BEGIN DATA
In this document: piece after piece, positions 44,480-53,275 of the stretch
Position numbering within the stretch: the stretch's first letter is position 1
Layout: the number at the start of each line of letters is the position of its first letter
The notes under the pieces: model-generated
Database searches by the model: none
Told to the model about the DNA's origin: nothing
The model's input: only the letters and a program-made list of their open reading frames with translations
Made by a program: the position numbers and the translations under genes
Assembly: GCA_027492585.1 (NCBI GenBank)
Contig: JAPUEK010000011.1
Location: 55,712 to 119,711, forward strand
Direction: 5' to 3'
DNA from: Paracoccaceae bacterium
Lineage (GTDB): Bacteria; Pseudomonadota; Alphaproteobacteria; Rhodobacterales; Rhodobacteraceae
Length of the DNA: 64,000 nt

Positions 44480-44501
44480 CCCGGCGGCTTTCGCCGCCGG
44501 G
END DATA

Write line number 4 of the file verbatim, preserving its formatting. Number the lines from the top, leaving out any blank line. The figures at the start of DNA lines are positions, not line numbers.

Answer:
The notes under the pieces: model-generated